“Ultimately, for a robust and healthy micro-credential ecosystem to expand, there must be a general acceptance that someone who holds a micro-credential can reliably be understood to possess the skill or competency claimed. The importance of this point is better understood when framed in terms of the three key concepts used by eCampusOntario to understand the functioning of a micro-credential ecosystem: trust, value, and exchange. Without assessment, the value of a micro-credential is undermined by a lack of trust in the ability of any learner to demonstrate the skill or competency targeted by the micro-credential offering.”

The ecosystem concept seemed appropriate since the development of micro-credentials relies on the close collaboration of accredited educational institutions with employers or industry sectors, learners and sometimes community partners. To better understand this choice of eCampusOntario, the three concepts that underlie its approach are defined as follows.

  • “Trust: The willingness to accept the validity of the actions of another agent, organization, or system. Trust from learners and employers, in particular, has been a central concept in many publications on micro-credentials to date.
  • Value: The thing an agent or organization is willing to exchange for something owned or held by another agent or organization. Evidence of achieved learning or ability is frequently cited as a key component of value in a micro-credential.
  • Exchange: The action of passing value from one organization or agent to another. In the world of micro-credentials, exchange is often underwritten by assessment and facilitated through a digital trail or record.”

Micro-credentials are characterized by great diversity in both design and means of assessment. In order to ensure consistency in the quality of assessments, stakeholders working on their development have put in place certain guidelines, as described in the eCampusOntario Framework:

“Micro-credentials should be designed to meet quality standards and include instructional design principles such as appropriate measurable competencies or learning outcomes and objectives. As well, the design should extend to instructional materials and resources, learning activities, and intentional assessments that measure the stated competencies or objectives. Ideally, all these factors would be decided at the beginning of design of any micro-credentials, with consideration given to pathways or transferability—topics that should be discussed with and considered by program coordinators and chairs, and the registrar’s office. Similarly, clear expectations concerning grades or benchmarks (such as pass or fail) for targeted-skill or competency need to be developed.”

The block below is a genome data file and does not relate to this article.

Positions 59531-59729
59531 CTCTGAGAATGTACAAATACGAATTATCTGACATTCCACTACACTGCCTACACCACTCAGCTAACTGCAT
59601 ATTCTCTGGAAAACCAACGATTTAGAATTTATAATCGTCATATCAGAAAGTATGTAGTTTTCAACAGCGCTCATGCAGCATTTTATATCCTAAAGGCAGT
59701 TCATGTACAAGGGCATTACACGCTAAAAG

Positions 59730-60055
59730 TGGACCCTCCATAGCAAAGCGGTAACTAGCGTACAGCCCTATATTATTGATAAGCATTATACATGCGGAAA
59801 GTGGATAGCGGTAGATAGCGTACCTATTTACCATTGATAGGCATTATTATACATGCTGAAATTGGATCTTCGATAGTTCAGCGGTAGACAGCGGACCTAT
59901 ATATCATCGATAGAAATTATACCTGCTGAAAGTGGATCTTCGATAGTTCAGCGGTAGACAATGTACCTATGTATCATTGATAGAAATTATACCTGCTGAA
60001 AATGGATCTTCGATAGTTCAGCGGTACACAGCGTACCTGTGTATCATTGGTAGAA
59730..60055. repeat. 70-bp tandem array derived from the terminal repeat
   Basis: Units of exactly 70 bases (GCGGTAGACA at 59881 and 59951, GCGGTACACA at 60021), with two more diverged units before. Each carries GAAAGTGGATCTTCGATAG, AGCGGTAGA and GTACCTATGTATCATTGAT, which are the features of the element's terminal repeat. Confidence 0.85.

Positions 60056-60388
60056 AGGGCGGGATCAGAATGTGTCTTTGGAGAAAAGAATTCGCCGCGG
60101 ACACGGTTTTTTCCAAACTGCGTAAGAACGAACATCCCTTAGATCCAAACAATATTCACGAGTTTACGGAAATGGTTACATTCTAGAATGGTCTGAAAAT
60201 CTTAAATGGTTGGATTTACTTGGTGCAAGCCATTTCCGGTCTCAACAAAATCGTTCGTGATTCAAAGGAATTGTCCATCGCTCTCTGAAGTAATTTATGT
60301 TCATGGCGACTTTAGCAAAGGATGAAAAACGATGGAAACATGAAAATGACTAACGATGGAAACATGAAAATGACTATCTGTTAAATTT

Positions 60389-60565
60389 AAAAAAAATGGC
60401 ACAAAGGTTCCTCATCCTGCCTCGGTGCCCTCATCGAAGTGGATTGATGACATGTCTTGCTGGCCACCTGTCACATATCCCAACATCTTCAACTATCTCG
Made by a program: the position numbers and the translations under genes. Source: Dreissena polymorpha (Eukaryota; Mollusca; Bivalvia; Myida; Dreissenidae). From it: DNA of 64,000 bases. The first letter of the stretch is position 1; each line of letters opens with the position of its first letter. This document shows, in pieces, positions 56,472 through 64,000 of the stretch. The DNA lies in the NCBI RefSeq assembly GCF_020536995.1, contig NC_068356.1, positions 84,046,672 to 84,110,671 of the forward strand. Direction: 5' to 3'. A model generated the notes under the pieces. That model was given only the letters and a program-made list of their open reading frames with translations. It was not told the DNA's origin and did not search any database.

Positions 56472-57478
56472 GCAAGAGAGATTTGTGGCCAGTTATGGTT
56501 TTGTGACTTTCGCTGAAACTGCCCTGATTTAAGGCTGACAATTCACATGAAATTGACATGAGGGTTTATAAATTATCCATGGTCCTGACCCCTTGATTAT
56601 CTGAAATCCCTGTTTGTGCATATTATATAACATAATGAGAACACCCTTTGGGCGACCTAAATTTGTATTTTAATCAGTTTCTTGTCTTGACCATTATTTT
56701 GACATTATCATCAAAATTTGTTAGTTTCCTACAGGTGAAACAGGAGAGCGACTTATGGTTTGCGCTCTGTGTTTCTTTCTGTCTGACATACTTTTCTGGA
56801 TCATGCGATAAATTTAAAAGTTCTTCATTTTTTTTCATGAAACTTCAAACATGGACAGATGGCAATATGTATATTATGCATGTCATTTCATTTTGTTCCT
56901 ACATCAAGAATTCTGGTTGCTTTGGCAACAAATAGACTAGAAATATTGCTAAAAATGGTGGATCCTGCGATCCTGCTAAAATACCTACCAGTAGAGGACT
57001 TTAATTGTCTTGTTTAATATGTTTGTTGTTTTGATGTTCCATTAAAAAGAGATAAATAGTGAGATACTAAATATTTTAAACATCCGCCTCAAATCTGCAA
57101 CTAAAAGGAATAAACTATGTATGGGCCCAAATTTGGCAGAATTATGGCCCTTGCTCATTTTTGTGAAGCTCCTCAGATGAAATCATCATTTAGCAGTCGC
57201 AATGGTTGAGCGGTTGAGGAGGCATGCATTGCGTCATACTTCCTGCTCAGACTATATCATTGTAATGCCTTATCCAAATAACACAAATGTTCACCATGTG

Finally, a collaboration between educational institutions that issue micro-credentials and relevant labour market collaborators is seen as a prerequisite for implementing reliable assessments. As eCampusOntario’s micro-credentials toolkit points out:

“In reviewing micro-credentials presented by eCampusOntario, the Ontario Ministry of Colleges and Universities (2021) and UNESCO (2021), the overarching consensus is that shared characteristics involve collaboration between an accredited educational institution and an employer or industry sector. Together, they can identify, create, and review workplace relevant training that is of value to the learner and the employer or industry sector. ”

An ecosystem of collaboration and partnerships

At the root of the micro-credential concept is the desire to offer a flexible approach that is adapted to the new realities of the labour market. In other words, to help learners (workers or future workers), regardless of where they are in their career path, to develop the targeted skills sought by employers; and, at the same time, to better meet the needs of employers who must fill more specialized positions for which certification of demonstrable skills facilitates the recruitment and hiring process. Employers are reportedly increasingly interested in demonstrable skills as well as in workers who demonstrate a commitment to continuous development (Gallagher, 2018).

In this context, educational institutions considering the development of micro-credentials should do so in close collaboration with relevant employers and occupational sectors. Surveys conducted as part of the Making Sense of Micro-credentials research project led by the Higher Education Quality Council of Ontario (HEQCO) found that this collaboration is viewed positively by the various parties involved, all of whom seem to benefit from it, as summarized in The Future is Micro:

“Micro-credentials offer the value of being able to be quickly designed to be relevant to employer and industry needs. Existing research indicates that this characteristic is appreciated by stakeholders. For example, one survey shows that “industry alignment” is seen as the fourth most attractive feature of micro-credentials by employers. A more general survey of Canadians found that being “employer recognized” is the second most important feature of micro-credentials for this group. Even more impressively, in a survey of representatives from colleges and universities, micro-credentials being industry aligned registered as their most important quality. Additionally, because of their focus on workplace relevance, micro-credentials have the potential to play an important role in helping to foster improved systems of lifelong learning and continuous workforce up-skilling.”